Archival Labels
Still Life with Clarinet (Bottle and Clarinet)
Georges Braque
Céret, summer–autumn 1911
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Lefranc et Cie

This label, adhered to the top of the stretcher (wooden armature) for Braque's Still Life with Clarinet (Bottle and Clarinet) (1911), identifies its maker as the Parisian art supply shop Lefranc et Cie.

Located in the first arrondissement near the Musée du Louvre, Lefranc et Cie was already a well-known purveyor of art supplies when Braque created this work. The company's origins date to 1720 when Charles Laclef began selling pigments and spices from a storefront near the Place Saint-Germain-des-Prés on the Left Bank. Members of the Laclef family ran the company until 1821, when it merged with Marolle, becoming Marolle-Laclef. The brothers Alphonse and Jules Lefranc joined the business in 1836 and assumed control of it two years later. In 1839 they expanded their offerings to include ink, paint, and other art supplies manufactured at their factory in Grenelle, just southwest Paris. Lefranc et Cie became the company's official name in 1853.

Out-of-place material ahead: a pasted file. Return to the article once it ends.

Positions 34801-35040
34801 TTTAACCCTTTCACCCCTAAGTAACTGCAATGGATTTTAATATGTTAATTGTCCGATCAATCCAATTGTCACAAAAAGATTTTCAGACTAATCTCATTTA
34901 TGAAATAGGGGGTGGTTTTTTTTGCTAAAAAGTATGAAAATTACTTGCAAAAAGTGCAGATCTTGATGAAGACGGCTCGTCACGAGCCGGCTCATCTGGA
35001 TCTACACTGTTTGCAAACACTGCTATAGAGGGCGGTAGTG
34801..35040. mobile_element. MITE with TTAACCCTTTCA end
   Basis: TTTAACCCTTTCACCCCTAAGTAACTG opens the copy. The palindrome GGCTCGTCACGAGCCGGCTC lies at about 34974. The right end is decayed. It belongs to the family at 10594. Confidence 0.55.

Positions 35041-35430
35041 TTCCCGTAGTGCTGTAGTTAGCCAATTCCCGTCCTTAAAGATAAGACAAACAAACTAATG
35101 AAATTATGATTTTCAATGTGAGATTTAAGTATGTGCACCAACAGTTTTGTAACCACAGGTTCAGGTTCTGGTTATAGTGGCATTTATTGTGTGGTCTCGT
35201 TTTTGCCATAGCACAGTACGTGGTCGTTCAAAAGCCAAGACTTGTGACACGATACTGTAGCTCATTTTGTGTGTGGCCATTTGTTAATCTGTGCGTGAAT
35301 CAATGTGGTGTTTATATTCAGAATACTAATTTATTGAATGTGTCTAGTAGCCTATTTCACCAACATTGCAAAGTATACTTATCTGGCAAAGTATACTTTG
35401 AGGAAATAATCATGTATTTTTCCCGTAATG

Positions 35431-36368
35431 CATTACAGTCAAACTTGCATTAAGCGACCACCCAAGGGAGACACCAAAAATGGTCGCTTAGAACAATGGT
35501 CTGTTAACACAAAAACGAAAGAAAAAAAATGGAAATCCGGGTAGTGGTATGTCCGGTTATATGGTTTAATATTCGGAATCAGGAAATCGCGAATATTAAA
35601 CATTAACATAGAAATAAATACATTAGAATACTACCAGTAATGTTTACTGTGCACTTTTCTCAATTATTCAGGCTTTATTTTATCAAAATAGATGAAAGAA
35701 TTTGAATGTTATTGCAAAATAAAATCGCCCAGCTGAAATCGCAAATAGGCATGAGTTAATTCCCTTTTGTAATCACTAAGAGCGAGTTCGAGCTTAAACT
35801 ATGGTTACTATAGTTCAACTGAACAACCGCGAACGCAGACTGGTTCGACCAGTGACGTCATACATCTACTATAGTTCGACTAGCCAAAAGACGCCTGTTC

The shop's logo, seen on the right side of the label, is a circle flanked with the letters L and F and containing an anchor bisected by a caduceus (a rod entwined with two pieces of rope topped by a winged helmet). "15 P" appears at left, a reference to a size 15 paysage landscape stretcher, measuring 65 centimeters wide by 50 centimeters high. While the landscape format is traditionally horizontal, Braque oriented this canvas vertically to paint a still life.

Art supply shops like Lefranc et Cie sold pre-primed canvases already mounted to wooden armatures (strainers or stretchers) as well as canvas by the meter. Braque is known to have preferred the latter. The Lefranc et Cie label on the back of Still Life with Clarinet is partially obscured by the canvas, which Braque cut to size and nailed himself with little regard for the aesthetics of his tacking edges.

Lefranc et Cie was affiliated with the manufacturing of Ripolin, an industrial enamel paint named after its inventor, the Dutch chemist Carl Julius Ferdinand Riep. Picasso is known to have to used Ripolin paint in his prewar Cubist works.

For more information, see:

Andral, Jean-Louis, Gwénaëlle Gautier, and Michael Raeburn et al. Picasso Express. Antibes: Musée Picasso, 2011.

An online database of art suppliers in Paris between 1790 and 1960. Guide Labreuche: Guide Historique des Fournisseurs de Matériel pour artistes à Paris 1790–1960

Labreuche, Pascal. Paris, capitale de la toile à peindre: XVIIIe–XIXe siècle. Paris: CTHS/INHA, 2011.

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